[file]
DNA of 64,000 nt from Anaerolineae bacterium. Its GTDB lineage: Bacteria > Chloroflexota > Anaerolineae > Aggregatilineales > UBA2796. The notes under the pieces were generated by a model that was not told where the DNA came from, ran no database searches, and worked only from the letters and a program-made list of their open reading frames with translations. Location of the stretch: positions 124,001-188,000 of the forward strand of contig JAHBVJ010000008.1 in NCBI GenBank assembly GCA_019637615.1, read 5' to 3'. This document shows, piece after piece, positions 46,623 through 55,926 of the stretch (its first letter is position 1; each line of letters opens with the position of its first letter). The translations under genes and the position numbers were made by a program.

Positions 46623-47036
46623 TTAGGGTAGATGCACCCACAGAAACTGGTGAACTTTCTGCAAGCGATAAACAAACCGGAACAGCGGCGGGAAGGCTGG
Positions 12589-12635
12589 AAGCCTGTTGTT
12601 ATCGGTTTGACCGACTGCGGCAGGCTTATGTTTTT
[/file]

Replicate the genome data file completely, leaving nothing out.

DNA of 64,000 nt from Anaerolineae bacterium. Its GTDB lineage: Bacteria > Chloroflexota > Anaerolineae > Aggregatilineales > UBA2796. The notes under the pieces were generated by a model that was not told where the DNA came from, ran no database searches, and worked only from the letters and a program-made list of their open reading frames with translations. Location of the stretch: positions 124,001-188,000 of the forward strand of contig JAHBVJ010000008.1 in NCBI GenBank assembly GCA_019637615.1, read 5' to 3'. This document shows, piece after piece, positions 46,623 through 55,926 of the stretch (its first letter is position 1; each line of letters opens with the position of its first letter). The translations under genes and the position numbers were made by a program.

Positions 46623-47036
46623 TTAGGGTAGATGCACCCACAGAAACTGGTGAACTTTCTGCAAGCGATAAACAAACCGGAACAGCGGCGGGAAGGCTGG
Positions 12589-12635
12589 AAGCCTGTTGTT
12601 ATCGGTTTGACCGACTGCGGCAGGCTTATGTTTTT